Politico is reporting an “enrollment surge” on Healthcare.gov. According to “an official familiar with the program,” the website enrolled 29,000 people in private health insurance plans on Sunday and Monday, the first two days of December.
That’s more people than enrolled in the entire month of October. And by my back-of-the envelope maths, it means Healthcare.gov is now enrolling people at 38% of the pace needed to reach the administration’s goal of 7 million signups by March 31.
That’s not fast enough, but it’s a marked improvement over the last two months (October’s enrollment pace was 3% of what’s necessary) and it’s reason to hope that further improvements will be enough to prevent problems of low enrollment.
Here’s my maths. Healthcare.gov serves residents of 36 states that do not run their own exchange websites, which contain about 2/3 of the country’s population. So, it should account for about 4.7 million signups if the target is to be reached. That’s 4.55 million more people than had already signed up through December 2, according to reported and rumoured numbers.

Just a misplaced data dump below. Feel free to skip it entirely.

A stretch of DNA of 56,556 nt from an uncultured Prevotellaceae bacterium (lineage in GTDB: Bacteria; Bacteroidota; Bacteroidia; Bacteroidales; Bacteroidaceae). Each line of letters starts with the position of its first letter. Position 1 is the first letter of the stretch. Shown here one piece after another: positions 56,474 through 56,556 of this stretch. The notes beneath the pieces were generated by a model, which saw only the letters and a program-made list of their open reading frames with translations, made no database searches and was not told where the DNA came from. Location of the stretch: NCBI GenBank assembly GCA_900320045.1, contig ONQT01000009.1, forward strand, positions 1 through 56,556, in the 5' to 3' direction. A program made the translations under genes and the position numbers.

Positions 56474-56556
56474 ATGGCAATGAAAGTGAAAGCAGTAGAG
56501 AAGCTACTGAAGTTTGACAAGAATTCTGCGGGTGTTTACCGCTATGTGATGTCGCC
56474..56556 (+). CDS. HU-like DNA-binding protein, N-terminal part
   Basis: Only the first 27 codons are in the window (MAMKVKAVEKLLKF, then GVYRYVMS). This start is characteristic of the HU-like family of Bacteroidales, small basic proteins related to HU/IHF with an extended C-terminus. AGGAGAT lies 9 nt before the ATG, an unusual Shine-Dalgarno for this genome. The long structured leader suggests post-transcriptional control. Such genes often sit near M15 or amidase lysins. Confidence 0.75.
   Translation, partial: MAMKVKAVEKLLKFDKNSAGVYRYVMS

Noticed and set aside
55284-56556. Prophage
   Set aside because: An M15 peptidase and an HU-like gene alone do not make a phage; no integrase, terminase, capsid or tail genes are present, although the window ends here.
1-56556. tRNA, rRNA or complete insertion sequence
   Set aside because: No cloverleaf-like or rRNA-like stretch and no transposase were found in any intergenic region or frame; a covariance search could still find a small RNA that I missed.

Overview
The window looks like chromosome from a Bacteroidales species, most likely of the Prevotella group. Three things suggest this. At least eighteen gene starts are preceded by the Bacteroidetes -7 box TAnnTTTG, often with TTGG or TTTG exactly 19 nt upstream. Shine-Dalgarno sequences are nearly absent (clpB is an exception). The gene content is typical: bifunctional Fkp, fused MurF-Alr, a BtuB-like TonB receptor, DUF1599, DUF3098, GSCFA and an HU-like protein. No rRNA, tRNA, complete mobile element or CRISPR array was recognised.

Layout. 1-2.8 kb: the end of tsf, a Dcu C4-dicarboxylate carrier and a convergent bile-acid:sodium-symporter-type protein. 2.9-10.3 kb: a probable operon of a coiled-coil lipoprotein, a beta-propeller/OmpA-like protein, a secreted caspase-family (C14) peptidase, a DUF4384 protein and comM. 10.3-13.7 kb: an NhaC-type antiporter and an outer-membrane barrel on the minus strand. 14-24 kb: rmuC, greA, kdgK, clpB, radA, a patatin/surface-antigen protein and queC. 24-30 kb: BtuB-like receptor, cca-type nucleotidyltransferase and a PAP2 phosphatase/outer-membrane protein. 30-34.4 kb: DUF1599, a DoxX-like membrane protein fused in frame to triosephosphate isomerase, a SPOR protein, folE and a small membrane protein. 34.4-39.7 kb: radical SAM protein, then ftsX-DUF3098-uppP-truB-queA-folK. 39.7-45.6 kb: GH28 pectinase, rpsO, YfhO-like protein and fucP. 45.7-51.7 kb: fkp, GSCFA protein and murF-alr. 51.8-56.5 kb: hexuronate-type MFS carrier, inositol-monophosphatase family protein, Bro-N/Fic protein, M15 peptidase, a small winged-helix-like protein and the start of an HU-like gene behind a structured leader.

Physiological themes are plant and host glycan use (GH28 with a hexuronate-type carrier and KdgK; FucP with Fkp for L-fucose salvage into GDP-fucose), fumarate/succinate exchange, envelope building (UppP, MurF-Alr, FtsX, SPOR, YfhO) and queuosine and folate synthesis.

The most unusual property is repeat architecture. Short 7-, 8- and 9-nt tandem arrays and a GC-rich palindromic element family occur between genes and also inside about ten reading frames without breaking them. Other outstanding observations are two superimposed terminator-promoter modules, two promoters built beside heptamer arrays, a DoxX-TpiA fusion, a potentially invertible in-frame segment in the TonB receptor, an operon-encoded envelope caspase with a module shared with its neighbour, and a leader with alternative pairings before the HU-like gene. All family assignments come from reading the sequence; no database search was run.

As of yesterday, there were 120 “shopping” days left through March 31, meaning we would need 38,000 signups a day to meet the goal. A pace of 14,500 per day is 38% of the way to that level.
Basically, the signup pace has risen 12-fold since October. It needs to rise again by 1.5 fold and we’ll be on pace to hit the signup target.
It would also be good to know more about the composition of the enrollees — are they older and in worse health than insurers were expecting? — but this is a positive sign.
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